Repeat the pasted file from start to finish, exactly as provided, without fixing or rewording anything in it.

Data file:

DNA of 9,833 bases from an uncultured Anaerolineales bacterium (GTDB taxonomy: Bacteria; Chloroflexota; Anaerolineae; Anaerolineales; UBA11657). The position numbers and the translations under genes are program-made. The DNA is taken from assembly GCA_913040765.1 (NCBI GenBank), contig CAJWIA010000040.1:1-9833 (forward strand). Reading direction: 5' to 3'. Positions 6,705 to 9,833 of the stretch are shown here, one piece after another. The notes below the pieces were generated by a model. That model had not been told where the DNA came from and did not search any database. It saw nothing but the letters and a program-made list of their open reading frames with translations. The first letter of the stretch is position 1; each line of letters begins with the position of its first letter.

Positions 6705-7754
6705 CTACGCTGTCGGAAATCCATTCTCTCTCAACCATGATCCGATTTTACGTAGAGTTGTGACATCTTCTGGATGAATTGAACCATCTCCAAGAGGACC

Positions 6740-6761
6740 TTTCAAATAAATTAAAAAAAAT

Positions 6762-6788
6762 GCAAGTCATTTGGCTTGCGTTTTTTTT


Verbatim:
DNA of 9,833 bases from an uncultured Anaerolineales bacterium (GTDB taxonomy: Bacteria; Chloroflexota; Anaerolineae; Anaerolineales; UBA11657). The position numbers and the translations under genes are program-made. The DNA is taken from assembly GCA_913040765.1 (NCBI GenBank), contig CAJWIA010000040.1:1-9833 (forward strand). Reading direction: 5' to 3'. Positions 6,705 to 9,833 of the stretch are shown here, one piece after another. The notes below the pieces were generated by a model. That model had not been told where the DNA came from and did not search any database. It saw nothing but the letters and a program-made list of their open reading frames with translations. The first letter of the stretch is position 1; each line of letters begins with the position of its first letter.

Positions 6705-7754
6705 CTACGCTGTCGGAAATCCATTCTCTCTCAACCATGATCCGATTTTACGTAGAGTTGTGACATCTTCTGGATGAATTGAACCATCTCCAAGAGGACC

Positions 6740-6761
6740 TTTCAAATAAATTAAAAAAAAT

Positions 6762-6788
6762 GCAAGTCATTTGGCTTGCGTTTTTTTT